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Skin signs of coma

Authors: Claire Jordan Wiggins, Riyad N.H. Seervai, Medical Students, Baylor College of Medicine, Houston, Texas, USA. DermNet NZ Editor in Chief: Adjunct A/Prof Amanda Oakley, Dermatologist, Hamilton, New Zealand. Copy edited by Gus Mitchell. June 2020.


What is coma?

Coma describes prolonged unconsciousness when the patient does not move or respond to a painful stimulus, light, or sound. Causes of coma include head injury, stroke, brain tumour, drugs, alcohol, diabetes, and infection.

Examination of the skin of a comatose patient provides information about the cause of coma and the effects of the coma on the body, including skin colour and temperature, coma blisters, and pressure ulcers.

Skin colour

Colour changes in the skin may reveal a potential cause of the coma.

  • White or ashy colouring may indicate blood loss or other forms of anaemia.
  • Yellow may indicate jaundice from liver damage.
  • Red skin may indicate an immune-related reaction.
  • Purple or green skin could indicate bruising.

Colourful skin changes and associated swelling provide important clues for cellulitis, venous stasis, or deep vein thrombosis, for example [1].

Skin temperature

Fluctuations in skin temperature may reflect the depth of a coma.

  • Comatose patients with a higher level of consciousness have temperature fluctuations in circadian rhythm, similar to a healthy individual.
  • Patients in a deeper coma have a more constant temperature.
  • Unusually high or low temperature may indicate infection or the loss of the patient’s ability to control body temperature due to brain injury [2].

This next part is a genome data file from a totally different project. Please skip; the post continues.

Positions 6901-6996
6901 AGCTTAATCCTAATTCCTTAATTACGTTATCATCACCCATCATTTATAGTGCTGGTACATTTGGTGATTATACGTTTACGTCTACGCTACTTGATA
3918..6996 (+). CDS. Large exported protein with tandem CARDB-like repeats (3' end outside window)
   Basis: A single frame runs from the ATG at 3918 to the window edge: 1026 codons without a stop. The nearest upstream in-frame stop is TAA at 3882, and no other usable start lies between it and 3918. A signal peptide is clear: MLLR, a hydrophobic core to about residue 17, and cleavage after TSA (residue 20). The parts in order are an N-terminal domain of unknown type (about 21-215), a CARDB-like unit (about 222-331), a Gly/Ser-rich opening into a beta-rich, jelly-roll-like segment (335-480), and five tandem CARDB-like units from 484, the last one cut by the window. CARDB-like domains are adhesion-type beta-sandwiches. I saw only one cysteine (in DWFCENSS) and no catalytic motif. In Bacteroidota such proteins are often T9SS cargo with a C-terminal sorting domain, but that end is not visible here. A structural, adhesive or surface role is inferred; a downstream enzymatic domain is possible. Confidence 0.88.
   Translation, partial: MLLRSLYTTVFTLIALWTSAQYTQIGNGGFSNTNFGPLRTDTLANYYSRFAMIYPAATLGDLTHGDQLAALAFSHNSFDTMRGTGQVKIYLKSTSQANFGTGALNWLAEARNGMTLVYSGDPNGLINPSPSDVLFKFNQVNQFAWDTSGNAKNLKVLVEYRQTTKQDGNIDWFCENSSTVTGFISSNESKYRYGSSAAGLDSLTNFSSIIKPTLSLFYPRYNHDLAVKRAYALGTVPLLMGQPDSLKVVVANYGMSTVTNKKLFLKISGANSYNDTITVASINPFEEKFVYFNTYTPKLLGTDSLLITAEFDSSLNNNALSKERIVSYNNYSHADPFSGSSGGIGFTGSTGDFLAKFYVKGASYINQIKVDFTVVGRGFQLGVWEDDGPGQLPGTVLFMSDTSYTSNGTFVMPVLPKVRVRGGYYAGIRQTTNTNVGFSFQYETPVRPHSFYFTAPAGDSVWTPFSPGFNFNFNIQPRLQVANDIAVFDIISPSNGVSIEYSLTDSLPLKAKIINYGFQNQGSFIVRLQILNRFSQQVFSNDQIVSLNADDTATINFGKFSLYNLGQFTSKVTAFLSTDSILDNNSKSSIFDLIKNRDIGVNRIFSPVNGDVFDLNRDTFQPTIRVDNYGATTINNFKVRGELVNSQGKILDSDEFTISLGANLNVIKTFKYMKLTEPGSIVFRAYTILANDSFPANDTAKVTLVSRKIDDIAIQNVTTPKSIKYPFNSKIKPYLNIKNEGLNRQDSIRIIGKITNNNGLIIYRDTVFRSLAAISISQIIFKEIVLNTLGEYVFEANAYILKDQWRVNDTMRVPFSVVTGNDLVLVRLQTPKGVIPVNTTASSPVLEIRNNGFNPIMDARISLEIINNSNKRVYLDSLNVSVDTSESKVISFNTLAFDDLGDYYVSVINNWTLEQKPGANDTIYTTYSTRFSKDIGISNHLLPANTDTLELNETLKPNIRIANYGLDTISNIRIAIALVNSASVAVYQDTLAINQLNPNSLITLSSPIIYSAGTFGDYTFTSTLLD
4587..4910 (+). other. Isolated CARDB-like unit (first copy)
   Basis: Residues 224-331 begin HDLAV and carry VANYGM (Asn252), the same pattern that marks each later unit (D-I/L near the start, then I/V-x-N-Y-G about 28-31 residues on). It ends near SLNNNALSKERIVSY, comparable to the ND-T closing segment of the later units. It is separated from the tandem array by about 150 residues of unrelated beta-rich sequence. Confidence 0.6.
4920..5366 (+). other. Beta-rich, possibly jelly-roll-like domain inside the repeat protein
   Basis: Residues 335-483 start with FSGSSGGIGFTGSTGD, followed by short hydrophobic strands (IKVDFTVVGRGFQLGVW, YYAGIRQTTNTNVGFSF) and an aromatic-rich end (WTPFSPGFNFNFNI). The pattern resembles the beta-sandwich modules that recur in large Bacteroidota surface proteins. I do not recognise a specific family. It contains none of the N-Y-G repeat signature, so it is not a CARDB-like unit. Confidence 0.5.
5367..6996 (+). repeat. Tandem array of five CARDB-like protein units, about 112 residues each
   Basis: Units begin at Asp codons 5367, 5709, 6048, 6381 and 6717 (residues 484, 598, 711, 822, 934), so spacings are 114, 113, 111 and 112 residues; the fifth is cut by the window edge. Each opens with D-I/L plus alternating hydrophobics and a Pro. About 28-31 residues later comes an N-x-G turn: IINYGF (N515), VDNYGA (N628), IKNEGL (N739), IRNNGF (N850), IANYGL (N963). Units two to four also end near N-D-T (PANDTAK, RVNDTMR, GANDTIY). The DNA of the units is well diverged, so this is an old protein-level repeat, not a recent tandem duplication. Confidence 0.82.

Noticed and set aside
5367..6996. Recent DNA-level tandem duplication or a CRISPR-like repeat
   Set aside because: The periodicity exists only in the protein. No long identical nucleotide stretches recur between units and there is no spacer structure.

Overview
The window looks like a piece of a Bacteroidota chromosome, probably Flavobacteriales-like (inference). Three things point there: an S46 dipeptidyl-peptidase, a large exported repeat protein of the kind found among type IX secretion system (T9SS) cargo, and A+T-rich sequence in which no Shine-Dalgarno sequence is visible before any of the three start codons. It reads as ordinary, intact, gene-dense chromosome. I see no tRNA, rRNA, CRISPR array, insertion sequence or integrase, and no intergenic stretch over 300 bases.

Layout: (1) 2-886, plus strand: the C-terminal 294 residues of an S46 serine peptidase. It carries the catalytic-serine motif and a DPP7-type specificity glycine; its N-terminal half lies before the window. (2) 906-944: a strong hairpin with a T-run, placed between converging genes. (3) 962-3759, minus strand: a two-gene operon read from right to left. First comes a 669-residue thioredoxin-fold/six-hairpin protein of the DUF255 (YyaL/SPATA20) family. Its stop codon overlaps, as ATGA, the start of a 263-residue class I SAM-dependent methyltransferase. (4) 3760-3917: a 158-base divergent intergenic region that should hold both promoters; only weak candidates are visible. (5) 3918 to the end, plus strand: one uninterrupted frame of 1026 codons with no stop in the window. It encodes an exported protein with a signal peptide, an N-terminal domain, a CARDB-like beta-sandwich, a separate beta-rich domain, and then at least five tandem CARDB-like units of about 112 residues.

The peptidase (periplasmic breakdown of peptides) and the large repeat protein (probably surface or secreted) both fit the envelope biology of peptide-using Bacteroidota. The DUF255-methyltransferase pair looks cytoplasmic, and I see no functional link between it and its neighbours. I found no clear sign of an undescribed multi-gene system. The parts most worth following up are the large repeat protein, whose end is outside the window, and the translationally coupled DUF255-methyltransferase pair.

Coma blisters

Traditionally associated with barbiturate overdose, coma blisters present as dusky bullae. They are thought to be caused by hypotension-associated necrosis. Coma blisters appear within 48–72 hours of the onset of coma and typically self-resolve after several weeks. Sweat gland necrosis may be noted on histopathology [3].

Pressure ulcers

Bedbound hospitalised patients are at risk for pressure ulcers, especially patients who cannot communicate or who lose sensation. Prevention of pressure ulcer includes limiting pressure, friction, and shear, while managing comorbid conditions that may interfere with wound healing, such as diabetes [4].

Pressure ulcer

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References

  1. Bateman DE. Neurological assessment of coma. J Neurol Neurosurg Psychiatry 2001; 71: i13–7. DOI: 10.1136/jnnp.71.suppl_1.i13. PubMed
  2. Blume C, Lechinger J, Santhi N, del Giudice R, et al. Significance of circadian rhythms in severely brain-injured patients: A clue to consciousness? Neurology 2017; 88: 1933–41. DOI: 10.1212/WNL.0000000000003942. PubMed
  3. Rocha J, Pereira T, Ventura F, Pardal F, Brito C. Coma Blisters. Case Rep Dermatol. 2009; 1: 66–70. DOI: 10.1159/000249150. PubMed
  4. Bhattacharya S, Mishra RK. Pressure ulcers: Current understanding and newer modalities of treatment. Indian J Plast Surg 2015; 48: 4–16. DOI: 10.4103/0970-0358.155260. PubMed

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